1 tablespoon extra-virgin olive oil
1/2 yellow onion, cut into 1/4-inch dice
1 garlic clove, minced
4 cups chicken stock, preferably homemade
pinch of dried red pepper flakes
1 2-inch piece of Wisconsin parmesan rind
5 fresh plum tomatoes, seeded and diced
1 bunch Lacinto kale, heavy stem removed and sliced into 1/2-inch pieces
1 teaspoon good red wine, sherry or balsamic vinegar
Kosher salt and freshly ground black pepper
METHODS: Bring a medium pot of water to a boil. Add shell beans and boil until tender. Heat the olive oil in a saute pan over medium heat. Cook the onion for 2 minutes or until softened. Add the garlic clove and cook until fragrant. Add the chicken stock and bring to a boil. Reduce to a simmer and add red pepper flakes, parmesan rind, plum tomatoes and kale and cook for 15 minutes. Add the beans and cook for an additional 15 minutes or until the kale is softened. Add vinegar and cook for 5 minutes. Season with salt and pepper to taste.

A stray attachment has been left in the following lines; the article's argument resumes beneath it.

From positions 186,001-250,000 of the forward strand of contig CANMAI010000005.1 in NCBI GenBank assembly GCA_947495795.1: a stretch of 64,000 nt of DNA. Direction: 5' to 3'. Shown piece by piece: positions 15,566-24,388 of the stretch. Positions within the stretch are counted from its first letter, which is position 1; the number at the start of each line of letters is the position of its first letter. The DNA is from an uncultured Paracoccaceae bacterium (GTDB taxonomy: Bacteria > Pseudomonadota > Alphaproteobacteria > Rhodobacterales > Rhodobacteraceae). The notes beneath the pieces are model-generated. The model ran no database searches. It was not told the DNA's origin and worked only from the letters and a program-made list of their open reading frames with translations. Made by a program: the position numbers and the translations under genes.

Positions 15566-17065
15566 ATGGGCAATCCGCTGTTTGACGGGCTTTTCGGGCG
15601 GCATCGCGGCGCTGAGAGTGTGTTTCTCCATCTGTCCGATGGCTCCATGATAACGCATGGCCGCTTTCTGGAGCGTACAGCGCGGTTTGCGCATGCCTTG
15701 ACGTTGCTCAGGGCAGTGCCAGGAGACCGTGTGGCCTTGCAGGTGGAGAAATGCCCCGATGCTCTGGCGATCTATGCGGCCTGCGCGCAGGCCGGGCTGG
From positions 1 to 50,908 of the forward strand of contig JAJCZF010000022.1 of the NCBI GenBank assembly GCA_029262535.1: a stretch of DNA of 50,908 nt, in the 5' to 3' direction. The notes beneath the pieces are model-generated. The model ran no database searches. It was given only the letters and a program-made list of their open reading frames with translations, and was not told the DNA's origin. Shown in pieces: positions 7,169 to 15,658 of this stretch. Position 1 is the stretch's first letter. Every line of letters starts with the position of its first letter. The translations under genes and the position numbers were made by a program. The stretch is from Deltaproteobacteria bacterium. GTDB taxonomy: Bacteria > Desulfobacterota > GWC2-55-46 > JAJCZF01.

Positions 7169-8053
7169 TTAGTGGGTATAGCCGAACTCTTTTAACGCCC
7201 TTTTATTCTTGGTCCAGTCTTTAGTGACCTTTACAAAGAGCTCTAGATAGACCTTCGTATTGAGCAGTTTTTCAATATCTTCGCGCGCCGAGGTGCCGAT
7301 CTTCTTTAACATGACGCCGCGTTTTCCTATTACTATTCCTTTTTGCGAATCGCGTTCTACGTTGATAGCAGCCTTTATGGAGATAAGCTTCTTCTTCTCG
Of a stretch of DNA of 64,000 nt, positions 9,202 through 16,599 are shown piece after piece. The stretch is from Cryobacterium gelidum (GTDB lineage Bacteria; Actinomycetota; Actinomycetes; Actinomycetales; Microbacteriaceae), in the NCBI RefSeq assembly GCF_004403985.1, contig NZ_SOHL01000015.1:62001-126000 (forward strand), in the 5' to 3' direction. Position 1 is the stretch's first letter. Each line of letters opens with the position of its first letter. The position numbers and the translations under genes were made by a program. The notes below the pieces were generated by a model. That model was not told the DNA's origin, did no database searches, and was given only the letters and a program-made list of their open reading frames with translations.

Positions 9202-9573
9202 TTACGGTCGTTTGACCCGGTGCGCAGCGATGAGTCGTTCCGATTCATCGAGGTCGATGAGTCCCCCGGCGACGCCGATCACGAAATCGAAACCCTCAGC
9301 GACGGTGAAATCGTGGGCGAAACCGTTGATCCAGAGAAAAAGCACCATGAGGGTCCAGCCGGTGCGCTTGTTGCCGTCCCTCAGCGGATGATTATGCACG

Day Two: A little too busy for breakfast today, so I instead fueled up on caffeine, Intelligentsia from Savor the Flavor at the corner of Sheffield and Lincoln. Savor the Flavor is an adorable little coffee shop owned by a charming woman who introduced herself when she handed me my coffee, certainly not your ordinary Starbucks experience. Lunch was chicken salad made by Sunday Dinner Chicago's Eat Green Foods sold at my friend Tracy Kellner's Provenance Food & Wine on California. Dinner at our house was a bit like a diner with two short order cooks working back to back. My parents, still unconvinced of my purpose in this challenge, had smoked butt from Paulina, my son, leftover steak from last night and I a grilled portobello mushroom from Wisconsin, recipe below. We all shared braised carrots, fingerling potatoes and cucumber salad.